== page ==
Keep focusing on the asset you are trying to protect and on the risk you want to avoid or minimize. If the asset is worth protecting, you need a control.
Logic, creativity and perseverance will provide you with a smoothly functioning set of controls. You will eventually wonder how you ever functioned without these specialized procedures.
In addition, when you walk into someone else’s business, you will begin to notice the difference between your controlled operations and their out-of-control operations. You will then know that you have moved your business one giant step closer to safety and financial security.
Diane C.O. Gilson, CPA, CIA, is a Certified QuickBooks ProAdvisor and MasterBuilder ProAdvisor, author, trainer and construction accounting coach, as well as a frequent speaker at The International Builders’ Show and The Remodeling Show. Her firm, Info Plus Accounting PC/CPA, offers bookkeeping and support services to help construction companies do more accurate and timely job costing and run better management reports. Contact Gilson via e-mail, or call her at 734-544-7620.
Earlier Articles in this Series
- To read, “Protecting Yourself From Fraud: An Introduction,” published Dec. 15, click here.
- To read, "Are You at Risk? Protecting Yourself From Fraud," published Jan. 26, click here.
- To read, "Good Self-Defense Strategies Will Help Protect Your Business From Fraud," published Feb. 9, click here.
- To read, "Lifestyles Can Be Red Flags: Know the Warning Signs of Fraud," published March 1, click here.
- To read, "Strange Behavior May Be Tip-Off to Possible Fraud ," published April 5, click here.
- To read, "Review Your Accounting Reports to Protect Yourself From Fraud," published May 10, click here.
- To read, "Do Your Financial Statements Add Up? If Not, Be Alert to Fraud," published June 7, click here.
- To read, "Protecting Yourself From Fraud: Watch for Warnings Signs From Others," published July 5, click here.
- To read, "Get Smart — Initiate Controls to Protect Yourself From Fraud," published Aug. 16, click here.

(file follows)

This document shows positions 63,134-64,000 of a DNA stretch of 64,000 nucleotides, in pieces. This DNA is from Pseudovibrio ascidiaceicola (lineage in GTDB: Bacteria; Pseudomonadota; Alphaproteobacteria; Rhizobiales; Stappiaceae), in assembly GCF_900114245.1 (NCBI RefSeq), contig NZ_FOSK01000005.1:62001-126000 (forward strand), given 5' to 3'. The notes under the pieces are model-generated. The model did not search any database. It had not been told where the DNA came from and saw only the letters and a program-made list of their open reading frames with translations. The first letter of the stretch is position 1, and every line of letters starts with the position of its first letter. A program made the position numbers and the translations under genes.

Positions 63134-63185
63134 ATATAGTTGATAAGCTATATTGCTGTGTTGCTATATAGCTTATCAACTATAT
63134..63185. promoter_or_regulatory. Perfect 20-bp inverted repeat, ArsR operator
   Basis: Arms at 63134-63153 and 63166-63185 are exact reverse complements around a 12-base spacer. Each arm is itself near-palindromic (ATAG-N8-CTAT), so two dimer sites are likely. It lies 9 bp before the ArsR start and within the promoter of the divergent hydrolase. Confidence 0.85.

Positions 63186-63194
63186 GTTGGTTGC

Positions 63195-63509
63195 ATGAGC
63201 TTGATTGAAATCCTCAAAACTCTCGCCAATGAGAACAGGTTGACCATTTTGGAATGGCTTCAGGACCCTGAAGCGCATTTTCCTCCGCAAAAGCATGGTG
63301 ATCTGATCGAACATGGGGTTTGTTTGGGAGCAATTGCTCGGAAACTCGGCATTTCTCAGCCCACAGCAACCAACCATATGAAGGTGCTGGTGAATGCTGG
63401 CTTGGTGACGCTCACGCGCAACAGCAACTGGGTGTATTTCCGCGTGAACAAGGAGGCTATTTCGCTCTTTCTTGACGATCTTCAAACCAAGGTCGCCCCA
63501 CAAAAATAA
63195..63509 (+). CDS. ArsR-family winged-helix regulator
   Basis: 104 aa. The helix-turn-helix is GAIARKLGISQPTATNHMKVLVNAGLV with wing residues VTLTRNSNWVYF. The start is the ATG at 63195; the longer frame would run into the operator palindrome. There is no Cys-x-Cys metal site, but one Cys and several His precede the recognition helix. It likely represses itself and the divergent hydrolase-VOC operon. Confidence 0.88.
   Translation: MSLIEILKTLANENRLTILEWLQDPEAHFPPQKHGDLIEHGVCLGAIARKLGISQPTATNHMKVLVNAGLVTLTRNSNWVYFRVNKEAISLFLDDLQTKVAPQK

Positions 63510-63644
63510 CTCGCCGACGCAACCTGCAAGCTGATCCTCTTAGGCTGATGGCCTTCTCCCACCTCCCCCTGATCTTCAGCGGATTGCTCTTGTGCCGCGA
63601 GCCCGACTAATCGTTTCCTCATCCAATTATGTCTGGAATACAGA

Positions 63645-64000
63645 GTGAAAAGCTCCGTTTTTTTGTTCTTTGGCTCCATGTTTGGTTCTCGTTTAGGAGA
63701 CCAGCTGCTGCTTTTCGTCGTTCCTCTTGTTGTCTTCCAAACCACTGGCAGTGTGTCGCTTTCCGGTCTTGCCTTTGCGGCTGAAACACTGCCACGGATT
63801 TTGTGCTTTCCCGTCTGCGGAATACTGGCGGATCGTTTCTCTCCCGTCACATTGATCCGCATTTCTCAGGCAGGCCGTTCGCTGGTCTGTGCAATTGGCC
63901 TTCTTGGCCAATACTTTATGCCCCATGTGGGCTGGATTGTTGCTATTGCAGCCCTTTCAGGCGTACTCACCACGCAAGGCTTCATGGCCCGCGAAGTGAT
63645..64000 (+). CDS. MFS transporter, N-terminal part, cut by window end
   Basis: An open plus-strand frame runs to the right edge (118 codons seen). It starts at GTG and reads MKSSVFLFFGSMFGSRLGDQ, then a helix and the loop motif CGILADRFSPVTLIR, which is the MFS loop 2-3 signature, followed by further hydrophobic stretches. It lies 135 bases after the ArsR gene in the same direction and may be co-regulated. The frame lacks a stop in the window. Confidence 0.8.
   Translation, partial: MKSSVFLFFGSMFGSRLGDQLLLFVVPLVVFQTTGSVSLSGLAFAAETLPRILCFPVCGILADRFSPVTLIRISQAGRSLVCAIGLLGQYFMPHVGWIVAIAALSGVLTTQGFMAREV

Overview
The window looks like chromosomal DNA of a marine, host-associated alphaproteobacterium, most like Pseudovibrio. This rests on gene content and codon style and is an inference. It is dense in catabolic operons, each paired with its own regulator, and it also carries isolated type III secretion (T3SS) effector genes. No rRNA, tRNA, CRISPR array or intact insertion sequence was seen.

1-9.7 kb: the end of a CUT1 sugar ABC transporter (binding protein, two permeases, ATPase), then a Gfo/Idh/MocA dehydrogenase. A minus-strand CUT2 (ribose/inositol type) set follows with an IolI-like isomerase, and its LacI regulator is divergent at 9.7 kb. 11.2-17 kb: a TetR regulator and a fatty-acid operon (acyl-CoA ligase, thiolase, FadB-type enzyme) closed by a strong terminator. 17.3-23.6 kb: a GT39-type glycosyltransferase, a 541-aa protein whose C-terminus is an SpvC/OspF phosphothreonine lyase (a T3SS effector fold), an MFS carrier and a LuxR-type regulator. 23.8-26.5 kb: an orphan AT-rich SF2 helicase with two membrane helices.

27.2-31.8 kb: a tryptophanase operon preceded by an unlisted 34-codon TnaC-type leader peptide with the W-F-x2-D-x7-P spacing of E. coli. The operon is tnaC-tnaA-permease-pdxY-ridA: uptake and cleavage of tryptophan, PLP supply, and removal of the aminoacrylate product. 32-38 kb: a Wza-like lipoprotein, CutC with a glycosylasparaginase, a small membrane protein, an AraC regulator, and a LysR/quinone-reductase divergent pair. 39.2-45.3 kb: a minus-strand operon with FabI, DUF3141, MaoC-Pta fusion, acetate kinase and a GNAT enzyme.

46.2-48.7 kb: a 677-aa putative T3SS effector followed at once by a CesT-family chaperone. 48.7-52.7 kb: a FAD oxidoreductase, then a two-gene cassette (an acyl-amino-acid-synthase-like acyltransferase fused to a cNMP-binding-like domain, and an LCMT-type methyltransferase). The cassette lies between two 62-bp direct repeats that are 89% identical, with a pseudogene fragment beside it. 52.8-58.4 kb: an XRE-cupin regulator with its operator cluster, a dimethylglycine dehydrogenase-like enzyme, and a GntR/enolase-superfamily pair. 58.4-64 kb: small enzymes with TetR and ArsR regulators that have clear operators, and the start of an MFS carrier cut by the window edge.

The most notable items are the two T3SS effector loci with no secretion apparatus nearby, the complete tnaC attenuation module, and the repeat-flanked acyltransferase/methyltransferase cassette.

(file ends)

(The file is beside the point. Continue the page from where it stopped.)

- To read, "How to Implement Controls That Will Help Protect You From Fraud," published Nov. 22, click here.
Has Your Company Been Victimized by Fraud?
Gilson is writing a book to help residential construction business owners protect their companies from fraud, and your experiences could help someone avoid a similar nightmare. She is seeking volunteers to share anonymous, candid stories of what they experienced and learned. If you would like to share your story, e-mail Gilson.
NAHB Has More Than 170 Resources to Help You Run Your Business More Profitably
Go to NAHB's Business Management Tools Web pages for instant access to more than 170 timesaving, moneymaking and cost-cutting business resources to help you run your business more profitably. Get guidance on accounting and financial management, business strategy, computers and information technology, customer service, human resources and more.
Resources are added weekly, so bookmark www.nahb.org/biztools to go directly to these vital business management resources.
Local and state home builders associations can link directly to www.nahb.org/biztools from their Web site and give their members instant access to these resources. It will make your HBA's Web site the place to go for the information and guidance that members need to succeed.
The NAHB University of Housing Offers Courses on Business Management
The NAHB University of Housing offers a course on business management designed to help builders improve their business and profitability. For a list of current offerings, click here. Search keywords: “Introduction to Business Management.
”Subscribe to NAHB’s Business of Building e/Source
NAHB’s Business of Building e/Source is your monthly electronic guide to the hot issues and emerging trends in home building business management. You’ll find practical advice, tricks of the trade and sound business guidance — all delivered monthly, straight to your desktop, in a quick and easy-to-read format. Business of Building e/Source is available free to NAHB members and their employees. To subscribe, click here on the members only side of www.nahb.org.
[ Go to Top ]